How to deal with an inconsistent job flow without increasing your number of employees.
By Craig Miller
* We have regular team meetings and plan for the most efficient queues for work. You have to be serious about not only nesting prints, but also grouping similar media to cut down on media changes. Another important variable is having the staff only when you need them. For example, it doesn’t do you any good to have finishing staff standing around and waiting for the prints. Understanding printer and finishing timings becomes critical in efficiently staging staff.
When it comes to deadlines themselves, we’ve developed the concept of “comfort deadlines” and “drop-dead deadlines” for times when we’re faced with being under capacity. Too frequently, we’ve found, customers indicate when they want their product as when they need it. In reality, these are two different concepts.
So, when workload is heavy and deadlines are tight, we ask our project managers and CSRs to have a heart-to-heart conversation with their clients. We don’t want to meet one customer’s comfort deadline at the expense of another’s drop-dead date. Knowing the ultimate deadlines we must meet allows us to be creative with comfort deadlines.
In addition, we’ve tied prices to delivery-of-files deadlines. Several years ago, we began providing our customers prices contingent on when we received print-ready files. All too often, our capacity problems are a result of customers delivering files late. As a result, we’re forced into taxing our capacity due to the limited amount of time that’s then available to complete the project.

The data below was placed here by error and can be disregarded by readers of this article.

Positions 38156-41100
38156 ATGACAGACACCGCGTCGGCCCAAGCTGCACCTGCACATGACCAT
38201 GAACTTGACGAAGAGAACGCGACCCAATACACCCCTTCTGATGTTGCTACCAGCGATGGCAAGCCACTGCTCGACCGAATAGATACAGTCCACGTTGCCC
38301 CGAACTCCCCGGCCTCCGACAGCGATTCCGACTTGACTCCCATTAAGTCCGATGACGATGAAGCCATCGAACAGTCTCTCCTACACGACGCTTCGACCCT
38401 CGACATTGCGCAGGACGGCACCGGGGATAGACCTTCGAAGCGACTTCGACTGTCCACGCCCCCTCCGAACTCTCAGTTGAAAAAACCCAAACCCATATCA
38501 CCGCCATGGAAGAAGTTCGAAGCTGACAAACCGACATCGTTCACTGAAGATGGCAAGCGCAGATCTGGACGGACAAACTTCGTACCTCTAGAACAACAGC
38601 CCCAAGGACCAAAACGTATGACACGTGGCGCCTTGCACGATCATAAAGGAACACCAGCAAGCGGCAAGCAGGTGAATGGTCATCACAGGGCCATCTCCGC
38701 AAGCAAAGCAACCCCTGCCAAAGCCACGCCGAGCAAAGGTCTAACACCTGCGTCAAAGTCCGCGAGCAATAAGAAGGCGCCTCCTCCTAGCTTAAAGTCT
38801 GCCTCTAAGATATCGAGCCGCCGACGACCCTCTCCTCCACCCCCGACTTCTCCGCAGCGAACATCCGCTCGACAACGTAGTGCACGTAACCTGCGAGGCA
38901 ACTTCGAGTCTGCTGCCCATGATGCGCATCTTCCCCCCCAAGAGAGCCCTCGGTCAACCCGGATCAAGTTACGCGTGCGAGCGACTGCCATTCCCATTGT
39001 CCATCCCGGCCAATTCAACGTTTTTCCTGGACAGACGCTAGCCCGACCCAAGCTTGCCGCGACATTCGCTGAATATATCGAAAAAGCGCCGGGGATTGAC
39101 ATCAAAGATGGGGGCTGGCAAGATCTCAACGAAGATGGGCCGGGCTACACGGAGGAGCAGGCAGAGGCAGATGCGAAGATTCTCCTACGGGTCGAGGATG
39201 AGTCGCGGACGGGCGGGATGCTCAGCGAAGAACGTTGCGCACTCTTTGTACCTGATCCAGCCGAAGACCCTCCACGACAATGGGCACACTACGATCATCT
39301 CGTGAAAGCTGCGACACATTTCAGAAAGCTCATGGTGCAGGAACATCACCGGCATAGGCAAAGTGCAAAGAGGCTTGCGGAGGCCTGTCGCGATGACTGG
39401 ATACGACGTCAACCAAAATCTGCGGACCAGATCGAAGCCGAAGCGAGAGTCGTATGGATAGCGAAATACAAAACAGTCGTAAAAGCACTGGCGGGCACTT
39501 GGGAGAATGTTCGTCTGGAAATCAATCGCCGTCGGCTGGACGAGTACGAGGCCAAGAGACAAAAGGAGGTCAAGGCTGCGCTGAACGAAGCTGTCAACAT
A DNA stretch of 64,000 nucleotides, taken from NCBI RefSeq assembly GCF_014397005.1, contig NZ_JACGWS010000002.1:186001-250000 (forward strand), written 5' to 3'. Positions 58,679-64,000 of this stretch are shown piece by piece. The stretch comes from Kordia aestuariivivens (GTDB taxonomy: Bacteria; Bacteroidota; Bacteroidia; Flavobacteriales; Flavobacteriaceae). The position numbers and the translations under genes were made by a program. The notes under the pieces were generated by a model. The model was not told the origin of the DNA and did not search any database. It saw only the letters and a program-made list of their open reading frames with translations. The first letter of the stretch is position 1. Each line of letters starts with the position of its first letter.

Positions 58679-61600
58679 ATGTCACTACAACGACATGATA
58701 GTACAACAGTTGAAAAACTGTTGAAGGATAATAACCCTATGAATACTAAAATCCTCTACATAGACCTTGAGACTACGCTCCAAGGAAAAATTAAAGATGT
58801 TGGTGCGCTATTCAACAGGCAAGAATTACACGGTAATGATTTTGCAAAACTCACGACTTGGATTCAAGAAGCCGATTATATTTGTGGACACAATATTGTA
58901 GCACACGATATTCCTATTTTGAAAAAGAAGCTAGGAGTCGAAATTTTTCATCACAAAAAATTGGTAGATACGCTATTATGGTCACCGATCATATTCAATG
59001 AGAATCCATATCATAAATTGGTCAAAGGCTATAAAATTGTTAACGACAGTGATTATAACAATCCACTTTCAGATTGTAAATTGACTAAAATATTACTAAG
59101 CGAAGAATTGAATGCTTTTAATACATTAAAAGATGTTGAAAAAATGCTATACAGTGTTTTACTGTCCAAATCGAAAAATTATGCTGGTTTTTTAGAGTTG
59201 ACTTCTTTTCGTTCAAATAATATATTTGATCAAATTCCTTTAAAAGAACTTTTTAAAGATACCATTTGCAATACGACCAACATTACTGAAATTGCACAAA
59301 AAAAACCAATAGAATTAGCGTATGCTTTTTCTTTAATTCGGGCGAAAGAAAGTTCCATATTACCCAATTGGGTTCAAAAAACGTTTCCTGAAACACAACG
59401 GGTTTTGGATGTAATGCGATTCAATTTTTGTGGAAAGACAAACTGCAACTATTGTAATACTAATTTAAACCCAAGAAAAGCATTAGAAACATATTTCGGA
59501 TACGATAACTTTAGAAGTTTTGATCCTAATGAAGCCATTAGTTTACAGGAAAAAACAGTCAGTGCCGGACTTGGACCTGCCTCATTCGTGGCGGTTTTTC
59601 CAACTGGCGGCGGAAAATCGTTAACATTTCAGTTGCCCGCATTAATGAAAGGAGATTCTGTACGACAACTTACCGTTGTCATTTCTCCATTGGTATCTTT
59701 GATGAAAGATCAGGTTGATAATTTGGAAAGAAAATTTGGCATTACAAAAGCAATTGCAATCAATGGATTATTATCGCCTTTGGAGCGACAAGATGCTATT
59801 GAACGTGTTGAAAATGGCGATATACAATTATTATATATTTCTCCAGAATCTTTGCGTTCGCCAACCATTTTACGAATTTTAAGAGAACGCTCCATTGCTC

So, we look at our anticipated production queue and we give customers deadlines based on that information. If they get us files by x date, their price is A or standard pricing. If, however, their files arrive after Y date, their price is A plus 25 percent. And if their files arrive after Z date, their price is A plus 50 percent, and so on.
Call up the reserves
Finally, there’s this idea: The American military maintains reserve armies. When the US found itself in two wars and badly undermanned, the reserve was called up. I, too, wanted a reserve “production army” to call up when we need them, so our company recently began the development of a reserve staff.
Sewing is the first production area we’re trying this with, basing it on the idea that retired people and stay-at-home partners and spouses have the time and could use extra money. We’ve identified a group of women through their common church and their love of sewing. Some of what we do will fit into their existing skill sets; other things, like doing double-sided gigantic backdrops, do not. Some of our material is bigger and heavier than they’re likely accustomed to, and I doubt if any of them have sewn F-channel beading onto fabric either. So we’ll have these women come in for paid training; they can work alongside our skilled commercial sewers and learn by doing.
Our plan is to be able to bring in one of our reserve sewers after an employee has worked an eight-hour shift. This way, we’ll not work our employee into the ground and we’ll avoid overtime. All of the “reservists” will be 1099 subcontractors, but they’ll be under our roof and under our supervision. If it works, we plan to replicate this plan with other departments – CNC operating, hand trimming, prepress, and printing.
With our current storm-and-drought reality, we simply don’t have the ongoing regular production to warrant large-scale hiring. But if we want to avoid turning away good work and good customers, we have to come up with options like these to successfully complete the big projects and garner more work.
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